More flexible rules to help with property refinancing

 A view of private residential apartments and public housing estates in Singapore.
A view of private residential apartments and public housing estates in Singapore.PHOTO: REUTERS

Feedback from some borrowers that they were unable to refinance their residential properties to take advantage of the low interest rate environment because they could not meet the total debt servicing ratio (TDSR) threshold has prompted the Monetary Authority of Singapore (MAS) to introduce some flexibility to the rules.

The TDSR framework stipulates that borrowers cannot take on total debt obligations exceeding 60 per cent of their gross monthly income.

With immediate effect, borrowers may be exempted from the threshold if they meet certain conditions. Previously, they might obtain exemption only to the refinancing of loans for properties bought before the introduction of the TDSR framework in June 2013.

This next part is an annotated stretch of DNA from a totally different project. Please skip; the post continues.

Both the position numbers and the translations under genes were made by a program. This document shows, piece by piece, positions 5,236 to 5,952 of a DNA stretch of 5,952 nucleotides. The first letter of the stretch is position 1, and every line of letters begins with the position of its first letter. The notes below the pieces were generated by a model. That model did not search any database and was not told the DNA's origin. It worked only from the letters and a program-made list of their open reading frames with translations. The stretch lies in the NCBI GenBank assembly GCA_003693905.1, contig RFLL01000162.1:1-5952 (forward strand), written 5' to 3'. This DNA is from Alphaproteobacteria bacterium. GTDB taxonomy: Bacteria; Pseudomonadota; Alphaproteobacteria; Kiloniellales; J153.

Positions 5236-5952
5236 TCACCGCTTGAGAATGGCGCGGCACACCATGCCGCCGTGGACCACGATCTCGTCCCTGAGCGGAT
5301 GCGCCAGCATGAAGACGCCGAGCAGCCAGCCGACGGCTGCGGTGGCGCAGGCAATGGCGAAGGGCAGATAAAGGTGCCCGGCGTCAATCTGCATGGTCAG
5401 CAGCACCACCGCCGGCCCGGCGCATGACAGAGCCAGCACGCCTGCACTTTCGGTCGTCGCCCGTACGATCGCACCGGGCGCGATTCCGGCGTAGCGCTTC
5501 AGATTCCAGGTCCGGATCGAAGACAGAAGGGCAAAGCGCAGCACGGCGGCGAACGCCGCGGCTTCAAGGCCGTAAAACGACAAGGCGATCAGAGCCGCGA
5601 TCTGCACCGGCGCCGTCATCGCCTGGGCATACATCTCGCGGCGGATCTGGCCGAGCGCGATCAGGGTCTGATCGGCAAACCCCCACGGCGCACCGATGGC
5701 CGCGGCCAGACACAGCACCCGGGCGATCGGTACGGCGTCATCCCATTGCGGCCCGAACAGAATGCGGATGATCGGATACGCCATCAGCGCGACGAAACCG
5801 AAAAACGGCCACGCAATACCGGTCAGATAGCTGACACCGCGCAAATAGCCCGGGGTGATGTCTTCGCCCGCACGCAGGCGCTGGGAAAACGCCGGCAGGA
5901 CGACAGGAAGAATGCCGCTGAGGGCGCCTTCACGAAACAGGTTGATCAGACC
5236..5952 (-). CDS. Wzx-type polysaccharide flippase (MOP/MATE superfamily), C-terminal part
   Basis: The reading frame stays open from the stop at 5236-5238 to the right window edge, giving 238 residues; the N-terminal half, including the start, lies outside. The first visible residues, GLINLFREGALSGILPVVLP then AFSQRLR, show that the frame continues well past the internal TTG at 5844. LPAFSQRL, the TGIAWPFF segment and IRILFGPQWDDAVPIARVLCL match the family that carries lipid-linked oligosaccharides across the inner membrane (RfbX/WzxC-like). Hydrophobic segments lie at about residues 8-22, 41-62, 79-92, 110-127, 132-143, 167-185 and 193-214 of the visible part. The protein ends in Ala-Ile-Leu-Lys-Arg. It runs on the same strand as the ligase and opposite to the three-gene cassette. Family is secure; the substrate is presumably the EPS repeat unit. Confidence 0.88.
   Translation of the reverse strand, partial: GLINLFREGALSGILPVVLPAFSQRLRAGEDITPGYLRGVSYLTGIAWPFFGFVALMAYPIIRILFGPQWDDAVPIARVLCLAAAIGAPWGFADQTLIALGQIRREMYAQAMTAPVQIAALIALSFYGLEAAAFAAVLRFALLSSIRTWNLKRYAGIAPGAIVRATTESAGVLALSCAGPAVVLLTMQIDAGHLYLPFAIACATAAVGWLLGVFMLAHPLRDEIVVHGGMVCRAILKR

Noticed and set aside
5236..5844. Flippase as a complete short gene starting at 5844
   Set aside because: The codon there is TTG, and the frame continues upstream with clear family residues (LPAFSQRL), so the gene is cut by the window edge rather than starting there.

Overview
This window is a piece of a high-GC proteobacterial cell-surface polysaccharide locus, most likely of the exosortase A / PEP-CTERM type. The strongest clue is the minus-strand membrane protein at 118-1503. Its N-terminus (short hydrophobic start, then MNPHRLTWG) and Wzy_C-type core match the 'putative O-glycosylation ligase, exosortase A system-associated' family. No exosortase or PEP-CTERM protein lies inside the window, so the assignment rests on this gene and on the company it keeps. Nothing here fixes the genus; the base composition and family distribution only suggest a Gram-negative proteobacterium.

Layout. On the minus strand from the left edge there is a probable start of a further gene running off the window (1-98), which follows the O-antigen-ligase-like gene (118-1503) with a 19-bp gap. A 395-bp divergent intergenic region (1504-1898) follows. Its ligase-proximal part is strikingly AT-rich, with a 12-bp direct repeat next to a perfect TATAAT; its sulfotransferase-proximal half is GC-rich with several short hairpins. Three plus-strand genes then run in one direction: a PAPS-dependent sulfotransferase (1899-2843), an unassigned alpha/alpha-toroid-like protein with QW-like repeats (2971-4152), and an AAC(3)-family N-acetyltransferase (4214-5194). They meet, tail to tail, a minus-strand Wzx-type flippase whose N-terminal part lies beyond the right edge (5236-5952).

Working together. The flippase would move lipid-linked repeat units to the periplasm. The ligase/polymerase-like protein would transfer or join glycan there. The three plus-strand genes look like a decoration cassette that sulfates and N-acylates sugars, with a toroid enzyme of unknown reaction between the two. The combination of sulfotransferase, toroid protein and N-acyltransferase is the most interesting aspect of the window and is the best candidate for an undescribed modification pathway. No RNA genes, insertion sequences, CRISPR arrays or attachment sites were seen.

Now the exemption applies to all owner-occupied housing loans.

This new flexibility does not represent a relaxation of property cooling measures as the TDSR framework will still apply to new housing loans, the MAS said yesterday.

Refinancing of properties bought for investment was also made less onerous. Previously, investment property loans could be refinanced above the 60 per cent TDSR threshold if the borrower committed to a debt reduction plan and applied for refinancing before June 30, 2017.

Now, to get the TDSR exemption, the debt reduction plan should involve the borrower committing to repay at least 3 per cent of the loan's total outstanding balance over three years. The borrower would also have to meet the bank's credit assessment criteria.


A version of this article appeared in the print edition of The Straits Times on September 02, 2016, with the headline 'More flexible rules to help with property refinancing'. Subscribe